2017 December Contest -- Final Results

This was our first contest of the 2017-2018 season. A total of 4489 distinct users logged into the contest during its 4-day span. A total of 3615 participants submitted at least one solution, hailing from 80 different countries:

 2399 USA  335 CHN   59 MYS   57 GEO   54 CAN   52 ROU   47 VNM
   45 RUS   41 FRA   41 BLR   40 IND   40 AUS   26 MEX   22 ARM
   21 UKR   20 KAZ   20 BRA   17 DEU   14 KOR   14 IRN   14 BGR
   12 KGZ   12 FIN    9 TWN    9 IDN    9 HRV    9 EST    9 CUB
    9 BGD    9 ARG    8 JPN    8 GRC    7 ZAF    7 SRB    7 GBR
    6 TKM    6 POL    6 NLD    5 TUR    5 THA    5 SYR    5 BIH
    4 SGP    4 MDA    4 HUN    3 TUN    3 TJK    3 NZL    3 ITA
    3 IRL    3 HKG    3 ESP    3 DOM    3 COL    2 SVN    2 SVK
    2 SIN    2 PRI    2 MKD    2 LTU    2 KZN    2 EGY    2 BEL
    2 AZE    1 SAR    1 ROK    1 PRT    1 PRC    1 NGN    1 NGA
    1 MYA    1 MXN    1 LVA    1 LKA    1 GER    1 DNK    1 CMR
    1 CHL    1 CHI    1 AUT
In total, there were 11324 graded submissions, broken down by language as follows:

 4334 Java
 3570 C++11
 1976 C++
  914 Python 3.4.0
  350 Python 2.7.6
  146 C
   34 Pascal

Below are the detailed results for each of the platinum, gold, silver, and bronze contests. You will also find solutions and test data for each problem, and by clicking on any problem you can practice re-submitting solutions in "analysis mode". If you are logged in, you will also see your own specific results below alongside the contest(s) you took.

USACO 2017 December Contest, Platinum

The platinum division had 501 total participants, of whom 355 were pre-college students. Results for top scorers are here. Congratulations to all of the top participants for their excellent results!

1

Standing Out from the Herd
View problem  |   Test data   |   Solution

2

Push a Box
View problem  |   Test data   |   Solution

3

Greedy Gift Takers
View problem  |   Test data   |   Solution

USACO 2017 December Contest, Gold

The gold division had 544 total participants, of whom 424 were pre-college students. All competitors who scored 750 or higher on this contest are automatically promoted to the platinum division. Detailed results for all those promoted are here.

1

A Pie for a Pie
View problem  |   Test data   |   Solution

2

Barn Painting
View problem  |   Test data   |   Solution

3

Haybale Feast
View problem  |   Test data   |   Solution

USACO 2017 December Contest, Silver

The silver division had 1419 total participants, of whom 1172 were pre-college students. All competitors who scored 750 or higher on this contest are automatically promoted to the gold division. Detailed results for all those promoted are here.

1

My Cow Ate My Homework
View problem  |   Test data   |   Solution

2

Milk Measurement
View problem  |   Test data   |   Solution

3

The Bovine Shuffle
View problem  |   Test data   |   Solution

USACO 2017 December Contest, Bronze

The bronze division had 2763 total participants, of whom 2295 were pre-college students. All competitors who scored 750 or higher on this contest are automatically promoted to the silver division. Detailed results for all those promoted are here.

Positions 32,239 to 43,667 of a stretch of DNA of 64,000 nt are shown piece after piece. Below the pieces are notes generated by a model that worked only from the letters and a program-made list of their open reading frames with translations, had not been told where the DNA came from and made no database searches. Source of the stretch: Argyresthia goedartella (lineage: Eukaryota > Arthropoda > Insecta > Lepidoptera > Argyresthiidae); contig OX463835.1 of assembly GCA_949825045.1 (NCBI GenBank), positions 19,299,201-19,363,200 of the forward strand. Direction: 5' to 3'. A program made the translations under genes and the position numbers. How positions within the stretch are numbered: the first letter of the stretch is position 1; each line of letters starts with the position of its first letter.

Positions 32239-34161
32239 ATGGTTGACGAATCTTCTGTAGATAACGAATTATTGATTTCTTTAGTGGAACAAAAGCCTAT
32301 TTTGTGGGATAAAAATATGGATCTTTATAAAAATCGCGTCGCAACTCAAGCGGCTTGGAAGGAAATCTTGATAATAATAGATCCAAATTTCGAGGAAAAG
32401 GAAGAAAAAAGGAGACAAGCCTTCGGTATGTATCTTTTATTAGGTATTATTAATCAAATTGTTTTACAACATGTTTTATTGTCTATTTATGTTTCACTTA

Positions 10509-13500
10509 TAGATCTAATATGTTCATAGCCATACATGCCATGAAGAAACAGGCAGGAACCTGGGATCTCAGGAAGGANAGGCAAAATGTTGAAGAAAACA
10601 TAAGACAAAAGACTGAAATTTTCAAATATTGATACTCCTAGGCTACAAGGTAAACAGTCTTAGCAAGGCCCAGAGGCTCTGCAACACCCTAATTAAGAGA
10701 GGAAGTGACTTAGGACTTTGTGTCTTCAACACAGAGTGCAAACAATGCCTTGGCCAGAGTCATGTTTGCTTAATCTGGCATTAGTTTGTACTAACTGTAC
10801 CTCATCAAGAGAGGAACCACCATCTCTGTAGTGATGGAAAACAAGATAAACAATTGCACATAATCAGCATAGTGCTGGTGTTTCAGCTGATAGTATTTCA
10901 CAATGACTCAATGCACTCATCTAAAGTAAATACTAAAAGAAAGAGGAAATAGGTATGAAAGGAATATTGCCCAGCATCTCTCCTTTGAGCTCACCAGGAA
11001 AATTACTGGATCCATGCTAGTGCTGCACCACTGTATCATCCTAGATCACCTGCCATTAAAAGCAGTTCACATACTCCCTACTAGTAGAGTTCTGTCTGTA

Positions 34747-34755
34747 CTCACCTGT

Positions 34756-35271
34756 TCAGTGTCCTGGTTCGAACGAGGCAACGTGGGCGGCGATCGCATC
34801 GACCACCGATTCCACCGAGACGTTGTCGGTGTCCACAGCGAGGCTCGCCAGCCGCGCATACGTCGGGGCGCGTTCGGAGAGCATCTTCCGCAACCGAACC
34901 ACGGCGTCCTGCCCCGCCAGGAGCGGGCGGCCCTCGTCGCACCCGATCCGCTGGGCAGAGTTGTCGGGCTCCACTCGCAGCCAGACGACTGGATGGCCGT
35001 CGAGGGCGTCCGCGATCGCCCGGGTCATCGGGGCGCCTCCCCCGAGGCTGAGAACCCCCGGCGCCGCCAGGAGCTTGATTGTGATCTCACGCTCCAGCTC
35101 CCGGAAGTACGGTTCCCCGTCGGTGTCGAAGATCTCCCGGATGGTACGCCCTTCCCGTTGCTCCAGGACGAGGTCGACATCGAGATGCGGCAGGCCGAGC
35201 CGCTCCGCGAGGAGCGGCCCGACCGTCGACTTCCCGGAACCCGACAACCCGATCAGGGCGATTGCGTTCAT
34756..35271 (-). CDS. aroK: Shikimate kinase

1

Blocked Billboard
View problem  |   Test data   |   Solution

2

The Bovine Shuffle
View problem  |   Test data   |   Solution

3

Milk Measurement
View problem  |   Test data   |   Solution

Final Remarks

Our 2017-2018 season is off to a good start, with record-setting levels of participation and no technical glitches! As is common for the first contest of the season, many competitors earned perfect scores and were promoted to higher divisions.

One unhappy note: one of the reasons it takes so long to process results for these contests is due to the need to carefully examine cases of potential cheating, a substantial number of which occurred during this contest. We take academic integrity very seriously in our contests, and as per our rules, any user flagged for cheating earns a lifetime disqualification, and will either be barred from ever earning an invitation to our training camp (if from the USA) or potentially reported to the organizers of their national Olympiad (if not from the USA).

For those still waiting to achieve promotion, remember that USACO contests are designed to challenge even the very best students, and it can take a good deal of hard work to excel at them. Remember that the more practice you get, the better your algorithmic coding skills will become! To help you fix any bugs in your code, you are encouraged to consult the official solutions above and to make use of "analysis mode" to re-submit improved versions of your solutions.

A large number of people contribute towards the quality and success of USACO contests. Those who helped with this contest include Mark Gordon, Nathan Pinsker, Travis Hance, Mark Chen, Matt Fontaine, Christopher Chang, Allen Chen, and Dhruv Rohatgi. Thanks also to Amy Quispe for helping to maintain our social media presence (Facebook: https://www.facebook.com/UsacoContests, Twitter: (https://twitter.com/UsacoContests), our translators for allowing us to offer this contest in five additional languages, to Clemson CCIT for providing our main contest server, and to our sponsors for their generous support: D.E. Shaw, Jump Trading, and Ansatz Capital.

We hope you will all join us for our next contest in January.

Happy coding!

- Brian Dean (bcdean@clemson.edu)
Director, USA Computing Olympiad
Associate Professor of Computer Science, Clemson University

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